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MY WIFE NOREEN AND I, from the United Kingdom and Ireland, are currently enjoying our first visit to this wonderful island.
We are now in our 70s and have visited much of this planet and most of the Caribbean island nations since our marriage around 50 years ago.
Without being sycophantic, I want to tell your readers that we appear to have kept the best wine ’til last. There is no need for us to describe what is great about this island. Your readers will know this. But nothing, no one and nowhere is perfect. And judging by the news in your daily pages, clearly there are a number of problems which citizens strongly feel are not properly being addressed by the Barbadian Government or by its appropriate agent public body.
There are the negative issues of crime, poverty, homelessness and the apparent wealth gap between the yacht/condominium owners and the guy I spoke to yesterday who spends his day, and possibly his nights, nestled in the shelter of an Oistins low-slung tree trunk. But that doesn’t distinguish Barbados in any way from countries that we have visited in all the other continents, or indeed in our own home countries.
Needs always appear to be infinite and resources finite, and I don’t envy the task of politicians to prioritise and address solutions to the myriad problems. In spite of my own nationalistic background and heritage (Irish republican), I would regard the current discussions on Nelson’s Statue in Bridgetown and a move towards a Barbados republic (reported in your newspaper), as very low down or trivial in the scheme of greater needs.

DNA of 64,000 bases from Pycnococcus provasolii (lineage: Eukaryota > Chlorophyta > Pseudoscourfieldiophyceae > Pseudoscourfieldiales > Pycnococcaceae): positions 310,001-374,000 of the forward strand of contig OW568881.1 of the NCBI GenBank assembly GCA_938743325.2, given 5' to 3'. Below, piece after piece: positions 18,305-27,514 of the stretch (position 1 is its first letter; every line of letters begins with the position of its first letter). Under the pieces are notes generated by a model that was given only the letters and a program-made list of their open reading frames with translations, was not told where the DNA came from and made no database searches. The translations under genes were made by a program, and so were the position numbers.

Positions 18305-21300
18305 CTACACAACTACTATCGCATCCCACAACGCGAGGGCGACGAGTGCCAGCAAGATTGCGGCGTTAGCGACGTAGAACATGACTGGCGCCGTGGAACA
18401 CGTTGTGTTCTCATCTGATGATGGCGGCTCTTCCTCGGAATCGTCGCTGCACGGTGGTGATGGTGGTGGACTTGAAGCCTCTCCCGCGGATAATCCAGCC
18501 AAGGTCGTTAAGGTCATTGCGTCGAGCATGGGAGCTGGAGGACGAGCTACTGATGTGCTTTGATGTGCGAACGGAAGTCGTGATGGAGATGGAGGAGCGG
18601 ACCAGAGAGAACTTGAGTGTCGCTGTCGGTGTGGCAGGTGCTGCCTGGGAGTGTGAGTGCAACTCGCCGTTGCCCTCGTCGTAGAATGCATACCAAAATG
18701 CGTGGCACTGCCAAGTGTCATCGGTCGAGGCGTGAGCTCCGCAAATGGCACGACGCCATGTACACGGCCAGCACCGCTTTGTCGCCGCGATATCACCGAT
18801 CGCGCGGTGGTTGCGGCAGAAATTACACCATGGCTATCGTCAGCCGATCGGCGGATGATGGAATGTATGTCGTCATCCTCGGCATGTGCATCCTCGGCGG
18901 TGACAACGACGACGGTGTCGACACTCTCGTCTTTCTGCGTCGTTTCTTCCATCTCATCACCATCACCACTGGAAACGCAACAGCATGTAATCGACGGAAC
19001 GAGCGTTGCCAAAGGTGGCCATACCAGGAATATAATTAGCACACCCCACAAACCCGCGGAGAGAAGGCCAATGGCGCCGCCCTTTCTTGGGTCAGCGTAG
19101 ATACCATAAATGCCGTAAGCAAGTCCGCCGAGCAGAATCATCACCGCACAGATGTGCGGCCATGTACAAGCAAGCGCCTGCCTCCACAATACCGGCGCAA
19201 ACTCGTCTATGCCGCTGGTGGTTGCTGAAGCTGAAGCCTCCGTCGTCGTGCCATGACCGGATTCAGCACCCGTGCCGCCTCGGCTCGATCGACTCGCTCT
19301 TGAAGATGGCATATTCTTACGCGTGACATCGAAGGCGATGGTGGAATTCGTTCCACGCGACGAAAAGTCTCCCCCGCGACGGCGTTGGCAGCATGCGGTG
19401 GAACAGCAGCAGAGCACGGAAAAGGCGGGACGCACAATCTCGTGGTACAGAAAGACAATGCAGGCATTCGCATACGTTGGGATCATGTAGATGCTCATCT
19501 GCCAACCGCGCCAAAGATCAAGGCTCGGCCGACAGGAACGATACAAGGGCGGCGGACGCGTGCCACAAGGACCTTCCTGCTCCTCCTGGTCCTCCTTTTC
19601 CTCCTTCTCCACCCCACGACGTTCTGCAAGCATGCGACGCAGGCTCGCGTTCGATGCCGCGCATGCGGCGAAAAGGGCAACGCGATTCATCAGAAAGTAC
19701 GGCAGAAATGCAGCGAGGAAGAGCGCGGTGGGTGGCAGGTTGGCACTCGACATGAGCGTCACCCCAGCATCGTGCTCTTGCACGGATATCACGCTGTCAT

But what surely distinguishes Barbados from all the other countries we have visited is the inability of the appropriate public body to deal with the public health issue arising from the ongoing sewage failures on the South Coast.
I feel sure that most tourists affected can overlook the attendant inconveniences of the closed public toilets on the boardwalk; the avoidance of drinking tap water in favour of buying bottled water; the ban on using the infected hotel pool, and the noise of the sludge-gulper vehicle outside your hotel room in the early hours of the morning. Also, the inability to use the services of the affected and closed Worthing Post Office; the need to navigate a difficult detour walk around the odoriferous effluent that is pressure-pumped 24/7 from the nearby sewerage system under the main road.
But it will surely be deterrence in the consideration of repeat visits by tourists who will weigh St Lucia, Grenada, St Kitts, Aruba and so on in the alternative balance. But what of the local citizens who have to endure this seemingly endless public health problem? I would urge them to be more vocal in recourse to their political representatives, in the media and in any other forum in order to speed up the greater application of “elbow grease” to this major problem.
The Barbados Water Authority (BWA), the body “responsible for the efficient management of . . . safe potable water and satisfactory wastewater services”, describes itself as “fast-paced, high-energy, customer-focused and highly responsive to the needs of its employees and customers alike” [harumph]. It is currently advertising vacancies: 1. principal legal counsel, 2. senior legal counsel, 3. compliance officer, 4. social media officer, 5. GIS/CAD technician (whatever that is). I suggest that the BWA has a more urgent need for guys wearing overalls and rubber gloves and a hands-on experience of sewage systems, and of operating expensive excavation equipment.
I would urge all Barbadians who are affected by the ongoing sewage problem to include in their New Year resolutions a promise to email the general manager at www.barbadoswaterauthority.com. I feel that if Lady Macbeth were alive today, she might say: “All the perfumes of Arabia will not sweeten this little island of mine.”
– JOHN EGAN, a London newspaper correspondent seeking a reason not to report on a negative characteristic of a positive subject.